Dutch winch specialist Huisman has begun fabrication work for a key part of Gravitricity’s demonstrator which is expected to come into operation early next year.
The Edinburgh-based company has developed a system for storing and releasing energy using winches and weights – totalling up to 12,000 tonnes – in disused mineshafts.
The 250-kilowatt demonstrator project being built at the Port of Leith will enable the technology to be trialled on a smaller scale initially, using an above-ground structure.
The custom-built winches and control system for the demonstrator is now being made at a factory in the Czech Republic before being shipped from Rotterdam to Leith.
At the same time, Leicester engineering firm Kelvin Power is producing the tower part of the 16-metre high system which will then be assembled at the Port of Leith ahead of testing due to begin in spring.
The grid-connected demonstrator will use two 25-tonne weights suspended by steel cables. A series of tests will be carried out including ones to see how long it takes the systems to reach full power.
Gravitricity believes that could be in less than a second which would enable the system to provide a valuable role in providing back-up power for the nation’s electricity grid when needed.
The company’s lead engineer Miles Franklin said: “This two-month test programme will confirm our modelling and give us valuable data for our first full-scale four megawatt project which will commence in 2021.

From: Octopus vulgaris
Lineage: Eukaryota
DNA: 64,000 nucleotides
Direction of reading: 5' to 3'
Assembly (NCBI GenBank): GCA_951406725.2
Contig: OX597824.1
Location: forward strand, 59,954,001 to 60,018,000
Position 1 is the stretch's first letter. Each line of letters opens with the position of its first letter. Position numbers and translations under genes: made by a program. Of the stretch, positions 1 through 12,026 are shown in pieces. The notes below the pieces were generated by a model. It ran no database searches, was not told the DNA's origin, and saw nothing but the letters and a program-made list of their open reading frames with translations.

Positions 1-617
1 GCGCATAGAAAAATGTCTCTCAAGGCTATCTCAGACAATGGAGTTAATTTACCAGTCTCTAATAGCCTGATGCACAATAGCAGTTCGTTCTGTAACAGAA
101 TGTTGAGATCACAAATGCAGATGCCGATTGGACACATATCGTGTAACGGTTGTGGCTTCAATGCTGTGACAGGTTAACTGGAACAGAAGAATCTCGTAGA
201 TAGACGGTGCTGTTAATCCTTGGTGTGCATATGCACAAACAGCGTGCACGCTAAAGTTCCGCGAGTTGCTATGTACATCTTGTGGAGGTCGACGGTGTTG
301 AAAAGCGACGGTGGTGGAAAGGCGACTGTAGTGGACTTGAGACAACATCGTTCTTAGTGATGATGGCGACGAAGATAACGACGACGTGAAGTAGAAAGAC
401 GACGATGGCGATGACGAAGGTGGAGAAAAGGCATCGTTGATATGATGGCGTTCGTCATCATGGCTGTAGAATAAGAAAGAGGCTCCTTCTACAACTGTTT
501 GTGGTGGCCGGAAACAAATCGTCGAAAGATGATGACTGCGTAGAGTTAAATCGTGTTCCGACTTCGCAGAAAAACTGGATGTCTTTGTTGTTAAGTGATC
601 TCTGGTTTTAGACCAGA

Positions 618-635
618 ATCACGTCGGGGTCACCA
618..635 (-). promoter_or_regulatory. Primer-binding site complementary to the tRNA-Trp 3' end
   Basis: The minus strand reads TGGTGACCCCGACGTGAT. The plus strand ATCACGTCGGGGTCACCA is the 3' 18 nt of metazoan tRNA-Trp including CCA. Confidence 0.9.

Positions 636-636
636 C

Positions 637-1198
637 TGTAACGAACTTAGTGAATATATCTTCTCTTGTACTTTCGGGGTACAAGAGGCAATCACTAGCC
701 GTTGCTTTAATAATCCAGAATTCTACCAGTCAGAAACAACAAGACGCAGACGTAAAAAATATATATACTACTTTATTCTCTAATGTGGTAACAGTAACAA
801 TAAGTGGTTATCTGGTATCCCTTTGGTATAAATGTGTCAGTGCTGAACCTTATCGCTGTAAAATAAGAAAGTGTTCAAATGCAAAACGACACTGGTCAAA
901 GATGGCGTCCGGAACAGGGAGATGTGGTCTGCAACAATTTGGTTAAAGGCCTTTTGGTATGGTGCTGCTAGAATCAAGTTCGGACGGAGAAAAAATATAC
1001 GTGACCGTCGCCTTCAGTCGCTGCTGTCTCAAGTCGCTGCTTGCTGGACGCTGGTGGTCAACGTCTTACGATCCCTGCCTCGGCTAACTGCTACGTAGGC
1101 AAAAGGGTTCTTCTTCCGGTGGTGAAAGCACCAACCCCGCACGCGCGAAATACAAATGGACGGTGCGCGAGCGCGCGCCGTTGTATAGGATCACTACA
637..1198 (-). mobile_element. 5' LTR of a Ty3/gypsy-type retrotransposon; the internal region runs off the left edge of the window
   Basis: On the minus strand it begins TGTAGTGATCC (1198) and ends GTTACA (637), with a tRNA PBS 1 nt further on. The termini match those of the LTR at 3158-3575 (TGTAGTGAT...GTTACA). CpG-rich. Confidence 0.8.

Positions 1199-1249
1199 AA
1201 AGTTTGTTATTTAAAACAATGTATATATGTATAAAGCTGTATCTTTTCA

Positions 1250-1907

“Huisman are global experts in winches and control systems and it is great to have them as strategic partner for this project and our full-scale system.”
Huisman’s managing director Pepijn Toornstra described Gravitricity’s energy storage system as “unique”.
“It is an excellent addition to our current production portfolio and we hope that it will be a long-term success for both our companies and our contribution to the renewable energy market, the growing importance of which we are convinced,” he said.
Gravitricity recently raised over £1.5m through a crowdfunding campaign and have also received a £640,000 grant from Innovate UK, the UK government’s innovation agency.
Analysts calculate Gravitricity’s system can store energy at half the lifetime cost of lithium-ion batteries.
A number of potential sites for the system have already been identified across Europe.
The company has also been awarded £300,000 from Innovate UK to assess South Africa’s former gold mines for energy storage capability.
Analysts at Bloomberg New Energy Finance estimates the burgeoning energy storage market will be worth as much as $620 billion globally by 2040.
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